An Event, Perhaps: a letter from the Editor


The first time Peter Salmon and I spoke he told me the story of the two Jacques - Derrida and Lacan- meeting at the salad bar of a Baltimore conference hotel, Lacan holding a plate of coleslaw. According to one account, they brusquely discussed the nature of philosophy. In Derrida’s version, Lacan shared his concerns about the use of glue in the binding of his new work, Ecrits, worrying that the pages might crack and fall out. It is in such details that the lives of great thinkers become more tangible, more human, and such a commitment to that task, makes An Event, Perhaps such a brilliant introduction to Derrida and his thinking. Peter, who was already a highly-acclaimed novelist, seemed to understand what such an account needed.

A few years ago, we published Grand Hotel Abyss: the Lives of the Frankfurt School, by Stuart Jeffries, which attempted to illuminate the thinking of such huge figures as Adorno, Benjamin, Horkheimer and Marcuse, through their interweaving lives. Through the work of biography, thinking, history and action are dynamically charged. And what better subject to follow the Frankfurt School than Derrida. Both are often seen as impenetrable, knotty, rarified and potentially dangerous. However, as an early review in Prospect by Julian Baggini notes, An Event, Perhaps steps up to the challenge: ‘Derrida’s life story provides a frame and background for an intellectual biography of his ideas and their development. In the process it also serves as one of the clearest introductions to 20th-century continental philosophy available.’

Who was Jacques Derrida? And why does he still matter today? Born Jackie, named after a character in a Charlie Chaplin movie, the young boy grew up as a Jew in Algeria. As a pupil, he encountered prejudice, and was forced to eave to continue his education. In Paris, changing his name to Jacques, he still experienced a series of failures, low marks and intellectual snobbery. Foucault noted of Derrida’s thesis: “Well, it’s either an F or an A+.” But he persevered and made his reputation at the Baltimore conference, to which he was only invited, late, because he would ‘definitely turn up’. His lecture was truly ground breaking, tearing at the foundations of structuralism, and launching his career as a truly revolutionary thinker.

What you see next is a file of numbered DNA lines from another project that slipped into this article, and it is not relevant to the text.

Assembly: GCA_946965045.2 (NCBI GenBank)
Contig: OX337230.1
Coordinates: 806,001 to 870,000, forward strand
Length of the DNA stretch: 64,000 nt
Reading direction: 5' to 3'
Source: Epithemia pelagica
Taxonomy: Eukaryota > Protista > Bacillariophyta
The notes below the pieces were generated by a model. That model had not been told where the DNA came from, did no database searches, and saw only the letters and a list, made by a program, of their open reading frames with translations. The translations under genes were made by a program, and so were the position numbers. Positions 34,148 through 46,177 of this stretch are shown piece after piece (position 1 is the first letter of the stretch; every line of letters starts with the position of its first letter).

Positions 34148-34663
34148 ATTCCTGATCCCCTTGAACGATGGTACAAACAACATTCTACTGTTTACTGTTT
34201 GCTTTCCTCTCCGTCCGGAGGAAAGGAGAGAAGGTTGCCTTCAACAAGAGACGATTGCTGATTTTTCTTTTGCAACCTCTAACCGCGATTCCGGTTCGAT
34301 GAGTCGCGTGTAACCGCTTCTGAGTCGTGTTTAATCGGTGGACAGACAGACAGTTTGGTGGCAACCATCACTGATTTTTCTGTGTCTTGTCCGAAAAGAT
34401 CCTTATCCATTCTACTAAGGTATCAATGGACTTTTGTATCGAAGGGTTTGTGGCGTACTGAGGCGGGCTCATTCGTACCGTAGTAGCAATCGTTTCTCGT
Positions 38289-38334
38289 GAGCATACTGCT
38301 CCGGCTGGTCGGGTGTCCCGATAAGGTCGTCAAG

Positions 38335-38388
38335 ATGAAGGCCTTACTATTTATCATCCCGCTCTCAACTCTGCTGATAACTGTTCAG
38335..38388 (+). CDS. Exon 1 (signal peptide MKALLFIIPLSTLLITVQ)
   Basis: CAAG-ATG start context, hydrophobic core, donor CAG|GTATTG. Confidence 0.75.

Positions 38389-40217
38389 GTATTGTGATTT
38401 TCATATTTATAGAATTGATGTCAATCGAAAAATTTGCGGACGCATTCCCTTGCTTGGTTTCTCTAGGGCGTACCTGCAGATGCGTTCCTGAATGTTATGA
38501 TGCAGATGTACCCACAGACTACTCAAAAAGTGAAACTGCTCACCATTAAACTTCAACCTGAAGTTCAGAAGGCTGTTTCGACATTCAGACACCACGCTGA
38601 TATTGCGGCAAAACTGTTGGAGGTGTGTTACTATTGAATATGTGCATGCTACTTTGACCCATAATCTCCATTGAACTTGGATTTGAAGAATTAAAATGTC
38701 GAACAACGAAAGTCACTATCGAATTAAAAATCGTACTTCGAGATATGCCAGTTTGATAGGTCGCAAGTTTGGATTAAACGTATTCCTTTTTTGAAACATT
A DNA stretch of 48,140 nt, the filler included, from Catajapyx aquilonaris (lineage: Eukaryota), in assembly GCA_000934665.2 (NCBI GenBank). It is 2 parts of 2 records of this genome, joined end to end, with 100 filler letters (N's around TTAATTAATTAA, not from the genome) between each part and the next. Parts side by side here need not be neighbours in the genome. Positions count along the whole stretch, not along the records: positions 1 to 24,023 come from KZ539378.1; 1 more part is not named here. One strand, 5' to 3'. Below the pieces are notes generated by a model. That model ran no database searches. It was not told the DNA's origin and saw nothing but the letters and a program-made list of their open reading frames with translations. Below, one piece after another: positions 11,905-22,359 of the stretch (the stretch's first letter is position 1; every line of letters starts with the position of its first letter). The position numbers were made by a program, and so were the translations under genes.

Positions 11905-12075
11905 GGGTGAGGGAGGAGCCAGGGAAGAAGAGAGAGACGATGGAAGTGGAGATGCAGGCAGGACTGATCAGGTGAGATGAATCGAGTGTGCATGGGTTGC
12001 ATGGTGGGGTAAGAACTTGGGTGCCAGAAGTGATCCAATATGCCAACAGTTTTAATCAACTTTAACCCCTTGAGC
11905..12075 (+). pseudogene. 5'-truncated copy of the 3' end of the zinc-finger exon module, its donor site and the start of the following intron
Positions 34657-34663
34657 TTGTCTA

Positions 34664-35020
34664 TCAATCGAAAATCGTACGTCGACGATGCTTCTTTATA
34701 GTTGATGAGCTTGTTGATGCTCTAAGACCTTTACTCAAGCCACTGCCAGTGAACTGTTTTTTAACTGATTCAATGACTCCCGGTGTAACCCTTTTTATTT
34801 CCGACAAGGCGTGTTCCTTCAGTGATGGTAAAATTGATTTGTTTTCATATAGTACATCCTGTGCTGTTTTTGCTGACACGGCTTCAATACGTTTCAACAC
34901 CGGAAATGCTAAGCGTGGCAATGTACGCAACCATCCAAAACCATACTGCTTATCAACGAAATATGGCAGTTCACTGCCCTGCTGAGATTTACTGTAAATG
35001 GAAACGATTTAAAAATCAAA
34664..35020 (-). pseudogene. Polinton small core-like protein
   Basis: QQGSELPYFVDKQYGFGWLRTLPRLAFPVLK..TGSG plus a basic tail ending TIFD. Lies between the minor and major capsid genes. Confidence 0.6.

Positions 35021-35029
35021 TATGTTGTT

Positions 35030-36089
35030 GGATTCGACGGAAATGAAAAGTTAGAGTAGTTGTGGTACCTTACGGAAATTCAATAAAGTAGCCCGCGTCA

Peter Salmon tells this story, but also places the philosophy of deconstruction within the context of post-war Parisian life, populated with Lacan, Barthes, Althusser, De Beauvoir, Foucault, Genet. And, as Derrida’s influence started to be felt across the globe, explores his friendships and rivalries, debates and movie roles. Salmon also disassembles the myths that Derrida was the father of ‘post-truth’, the sower of the contemporary plagues of cultural relativism. Instead, Salmon shows that Derrida was focussed on a singular ethical standpoint that he turned to a variety of subjects: language, friendship, religion and ghosts.

When Peter and I started to talk about what this book might be, we both wanted to see whether we could make Derrida’s ideas more accessible through the life. Derrida himself might have laughed at the futility of the project. But we believe that it is a coruscating addition to our list, for general readers as well as those who have worked hard to get through ‘Of Grammatology’.

Leo Hollis, Verso Editor

London, 2020.

An Event, Perhaps: A Biography of Jacques Derrida is one of our October Book Club reads: a carefully curated selection of books that we think are essential and necessary reading. Find out more about our Book Club here.

Accessible, provocative and beautifully written, An Event, Perhaps will introduce a new readership to the life and work of a philosopher whose influence over the way we think will continue long into the twenty-first century.